In the month of August a buffer overflow vulnerability was discovered in the in the “Microsoft Equation Editor”, the vulnerability has been assigned CVE-2017-11882. As the name suggests it is used for inserting and editing equations MS Office documents. The component in question was compiled without SafeSEH,NX,DEP,ASLR,CFG. All of which protect the machine from a wide variety of overflow based vulnerabilities, ROP attacks etc. An attacker can exploit this vulnerability to gain arbitrary code execution in the context of the current user. Since its disclosure Microsoft has addressed this issue during the patches released in the month of November 2017. The vulnerability was disclosed by Embedi.
As mentioned in the earlier section the vulnerability is a type of buffer overflow, more precisely a stack overflow. An equation in an Office documents is an OLE object and therefore contains data streams that represent the data of the OLE object. The equation is also represented as streams. It starts with a header to describe the type of the subsequent data , in this case it is MTEF data which contains an MTEF header followed by records which represent various aspects of the equation.
There are many types of records we are interested in font name record, as the name suggests it contains the name of the font to be used. The record consists of 4 fields tag, typeface number,style,font name. The font name is represented as a null terminated string. And this data will be parsed by the document viewer to render the equation OLE object. The is the target for exploitation. Microsoft Equation Editor(EQNEDT32.EXE) copies this data in to an internal buffer, but it fails to check the size of the buffer before copying.
The attacker can craft a custom document such that the font name overflows the buffer assigned to hold it. We overflow the buffer to overwrite the return address saved in the current stack frame and point it to an attacker specific location. The target function here is
0x004164fa which calls
0x00416352, this function returns a single character from the string containing the “font name”. The received character is stored in a buffer addressed in ECX.
EQNEDT32.EXE uses WinExec() to execute commands, So it is convenient for us to point the return address to this address. By tracing the execution flow we find the string that allegedly represents the font name. In the image below we can see the string that will overflow the buffer.
0:000> db 0029036a 0029036a 63 6d 64 2e 65 78 65 20-2f 63 20 63 61 6c 63 2e cmd.exe /c calc. 0029037a 65 78 65 20 41 41 41 41-41 41 41 41 41 41 41 41 exe AAAAAAAAAAAA 0029038a 41 41 41 41 41 41 41 41-41 41 41 41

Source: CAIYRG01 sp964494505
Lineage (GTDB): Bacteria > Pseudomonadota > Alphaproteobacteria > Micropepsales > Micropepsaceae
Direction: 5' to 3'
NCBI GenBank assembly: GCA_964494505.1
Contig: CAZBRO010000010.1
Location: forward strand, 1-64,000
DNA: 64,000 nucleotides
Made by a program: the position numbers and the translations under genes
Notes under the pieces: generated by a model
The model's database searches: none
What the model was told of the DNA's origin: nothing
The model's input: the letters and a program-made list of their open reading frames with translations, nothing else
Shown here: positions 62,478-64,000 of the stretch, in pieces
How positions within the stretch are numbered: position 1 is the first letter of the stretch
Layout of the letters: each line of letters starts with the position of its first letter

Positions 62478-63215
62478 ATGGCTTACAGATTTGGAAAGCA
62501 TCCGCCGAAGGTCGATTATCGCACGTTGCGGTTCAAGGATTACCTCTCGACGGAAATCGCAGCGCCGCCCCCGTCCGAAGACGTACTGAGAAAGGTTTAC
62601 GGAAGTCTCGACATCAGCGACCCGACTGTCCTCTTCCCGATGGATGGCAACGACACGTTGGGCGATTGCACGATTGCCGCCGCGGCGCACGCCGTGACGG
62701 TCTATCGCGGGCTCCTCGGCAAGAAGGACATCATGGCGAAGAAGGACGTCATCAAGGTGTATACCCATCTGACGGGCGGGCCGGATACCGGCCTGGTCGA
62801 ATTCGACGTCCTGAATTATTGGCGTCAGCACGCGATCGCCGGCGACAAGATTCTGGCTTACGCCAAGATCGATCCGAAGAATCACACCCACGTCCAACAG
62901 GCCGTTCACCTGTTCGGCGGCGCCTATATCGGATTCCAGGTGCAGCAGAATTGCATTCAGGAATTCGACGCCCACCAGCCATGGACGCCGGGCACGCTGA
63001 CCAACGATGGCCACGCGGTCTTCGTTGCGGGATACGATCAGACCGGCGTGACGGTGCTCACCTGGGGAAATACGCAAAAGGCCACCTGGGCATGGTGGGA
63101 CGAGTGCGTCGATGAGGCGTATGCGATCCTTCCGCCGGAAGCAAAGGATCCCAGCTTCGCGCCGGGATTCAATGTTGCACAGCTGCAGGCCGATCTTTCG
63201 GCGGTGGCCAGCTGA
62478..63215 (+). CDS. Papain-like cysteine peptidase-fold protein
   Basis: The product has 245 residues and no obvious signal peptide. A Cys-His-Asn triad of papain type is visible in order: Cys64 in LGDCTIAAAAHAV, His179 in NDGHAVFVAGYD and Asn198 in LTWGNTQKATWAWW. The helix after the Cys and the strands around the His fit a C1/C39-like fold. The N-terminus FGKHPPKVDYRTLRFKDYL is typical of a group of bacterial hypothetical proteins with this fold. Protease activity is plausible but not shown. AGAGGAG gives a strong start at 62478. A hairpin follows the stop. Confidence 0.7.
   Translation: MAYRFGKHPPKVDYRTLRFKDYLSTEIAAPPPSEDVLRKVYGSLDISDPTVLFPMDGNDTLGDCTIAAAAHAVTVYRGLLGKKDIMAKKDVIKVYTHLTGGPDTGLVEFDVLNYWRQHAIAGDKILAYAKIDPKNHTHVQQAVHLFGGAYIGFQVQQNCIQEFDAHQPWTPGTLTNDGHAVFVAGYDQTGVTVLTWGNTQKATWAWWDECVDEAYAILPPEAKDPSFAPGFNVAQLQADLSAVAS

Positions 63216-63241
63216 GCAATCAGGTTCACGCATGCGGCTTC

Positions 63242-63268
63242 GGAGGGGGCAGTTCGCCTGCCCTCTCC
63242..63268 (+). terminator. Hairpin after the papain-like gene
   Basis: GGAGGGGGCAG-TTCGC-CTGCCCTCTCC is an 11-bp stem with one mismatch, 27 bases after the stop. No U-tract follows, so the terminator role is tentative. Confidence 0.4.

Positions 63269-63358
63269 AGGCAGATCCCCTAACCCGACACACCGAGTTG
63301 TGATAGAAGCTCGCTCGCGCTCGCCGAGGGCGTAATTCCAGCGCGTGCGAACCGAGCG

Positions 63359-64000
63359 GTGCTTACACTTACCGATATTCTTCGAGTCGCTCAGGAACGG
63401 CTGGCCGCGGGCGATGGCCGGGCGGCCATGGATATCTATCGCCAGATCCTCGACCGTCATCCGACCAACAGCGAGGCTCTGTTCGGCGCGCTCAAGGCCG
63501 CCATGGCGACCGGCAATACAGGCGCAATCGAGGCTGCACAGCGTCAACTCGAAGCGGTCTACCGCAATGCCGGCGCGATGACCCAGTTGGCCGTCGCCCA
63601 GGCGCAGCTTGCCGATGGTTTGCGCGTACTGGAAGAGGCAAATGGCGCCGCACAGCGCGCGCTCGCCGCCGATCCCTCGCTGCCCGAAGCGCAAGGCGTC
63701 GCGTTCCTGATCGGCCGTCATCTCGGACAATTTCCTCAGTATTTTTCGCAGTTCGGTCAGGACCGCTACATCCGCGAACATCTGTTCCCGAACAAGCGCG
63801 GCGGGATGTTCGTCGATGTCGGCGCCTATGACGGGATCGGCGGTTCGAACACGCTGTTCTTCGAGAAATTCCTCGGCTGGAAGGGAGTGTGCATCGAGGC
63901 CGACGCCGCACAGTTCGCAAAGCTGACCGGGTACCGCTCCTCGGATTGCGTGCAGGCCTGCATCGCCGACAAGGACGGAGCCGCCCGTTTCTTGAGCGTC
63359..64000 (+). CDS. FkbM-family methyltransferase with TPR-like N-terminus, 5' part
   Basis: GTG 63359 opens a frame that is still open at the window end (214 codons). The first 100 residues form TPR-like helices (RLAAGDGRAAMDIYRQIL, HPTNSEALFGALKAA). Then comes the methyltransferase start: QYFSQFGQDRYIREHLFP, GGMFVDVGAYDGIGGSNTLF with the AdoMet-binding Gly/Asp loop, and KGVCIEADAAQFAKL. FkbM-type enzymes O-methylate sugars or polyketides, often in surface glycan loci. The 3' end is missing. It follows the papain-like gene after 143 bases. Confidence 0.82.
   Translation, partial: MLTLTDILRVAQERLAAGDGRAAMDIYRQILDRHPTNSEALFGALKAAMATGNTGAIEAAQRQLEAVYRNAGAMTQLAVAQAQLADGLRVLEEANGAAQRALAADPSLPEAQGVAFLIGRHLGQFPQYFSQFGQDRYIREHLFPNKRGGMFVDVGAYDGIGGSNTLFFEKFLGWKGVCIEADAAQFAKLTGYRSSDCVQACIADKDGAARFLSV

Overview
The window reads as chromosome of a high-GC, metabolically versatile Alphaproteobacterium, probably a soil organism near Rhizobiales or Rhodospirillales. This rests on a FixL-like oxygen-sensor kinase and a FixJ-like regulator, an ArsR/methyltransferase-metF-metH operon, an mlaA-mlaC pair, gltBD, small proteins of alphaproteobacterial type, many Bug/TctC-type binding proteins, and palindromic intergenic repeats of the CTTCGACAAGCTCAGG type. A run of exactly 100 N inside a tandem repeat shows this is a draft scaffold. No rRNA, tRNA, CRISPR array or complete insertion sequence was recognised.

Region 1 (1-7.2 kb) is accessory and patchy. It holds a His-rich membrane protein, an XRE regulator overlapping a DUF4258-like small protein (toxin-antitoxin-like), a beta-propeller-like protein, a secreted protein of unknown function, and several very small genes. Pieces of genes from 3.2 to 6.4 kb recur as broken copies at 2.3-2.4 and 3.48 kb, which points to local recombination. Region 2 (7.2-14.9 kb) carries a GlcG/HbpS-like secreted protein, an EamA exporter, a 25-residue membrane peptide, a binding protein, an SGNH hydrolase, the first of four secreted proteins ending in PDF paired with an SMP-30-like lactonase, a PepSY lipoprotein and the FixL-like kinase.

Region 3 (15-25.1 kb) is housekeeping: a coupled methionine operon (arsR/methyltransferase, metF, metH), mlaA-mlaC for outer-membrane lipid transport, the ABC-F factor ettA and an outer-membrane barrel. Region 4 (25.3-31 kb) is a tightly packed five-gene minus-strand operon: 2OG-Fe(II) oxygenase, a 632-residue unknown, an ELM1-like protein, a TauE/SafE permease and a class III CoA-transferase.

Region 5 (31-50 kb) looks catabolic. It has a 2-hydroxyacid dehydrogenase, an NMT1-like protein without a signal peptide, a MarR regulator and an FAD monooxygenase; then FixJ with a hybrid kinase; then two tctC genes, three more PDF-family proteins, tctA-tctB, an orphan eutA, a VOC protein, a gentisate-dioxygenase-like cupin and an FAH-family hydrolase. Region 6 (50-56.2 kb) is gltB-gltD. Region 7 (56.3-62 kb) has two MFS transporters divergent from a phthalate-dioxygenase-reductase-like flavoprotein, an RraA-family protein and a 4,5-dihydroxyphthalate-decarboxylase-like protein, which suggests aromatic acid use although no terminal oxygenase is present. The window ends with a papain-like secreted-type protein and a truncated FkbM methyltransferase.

12 0c 43 00AAAAAAAAAAAA..C.
The last four bytes of the string will overwrite the EIP value stored on the stack frame.
This string is referred by many functions, we are interested in the function at offset
0x1160f. This function calculates the length of the received string and copies it in to a local
char array without checking for bounds condition, in doing so it overwrites the stored EIP on the stack. In the image below we can see the original EIP overwritten to
The overflowed buffer stores the arguments for
WinExec on the stack frame . When function returns the EIP will point to
In the image above we can see that EQNEDT32.EXE executes as a separate process not under the context of the MS Office. This means that the protection mechanisms for MS Office may not be able to prevent exploits targeting this vulnerability.
There are reports that this vulnerability is being exploited in the wild via malicious .rtf document attachments. When the target machine opens the malicious document they can
- Execute commands via cmd.exe
- Use mshta.exe
- Use cscript.exe to execute scripts
- Use regsvr32.exe to register or unregister DLLs
The vulnerable function
EQNEDT32.EXE+0x164FA now requires the buffer length to be passed as a function argument. The loop to copy the string terminates if null is encountered or the loop counter reaches the end of the buffer.
The updated EQNEDT32.EXE has ASLR enabled. This makes it difficult for the exploit to call
WinExec() using hard-coded address.
Please install the latest patches provided by Microsoft to address this issue. Scan your network using QID 110308 to detect vulnerable machines. The QID checks if the respective patch has been installed or not, it obtains this information from the registry. If patch cannot be applied then please try to disable Equation editor.
Please continue to follow Qualys Threat Protection for more information on this vulnerability
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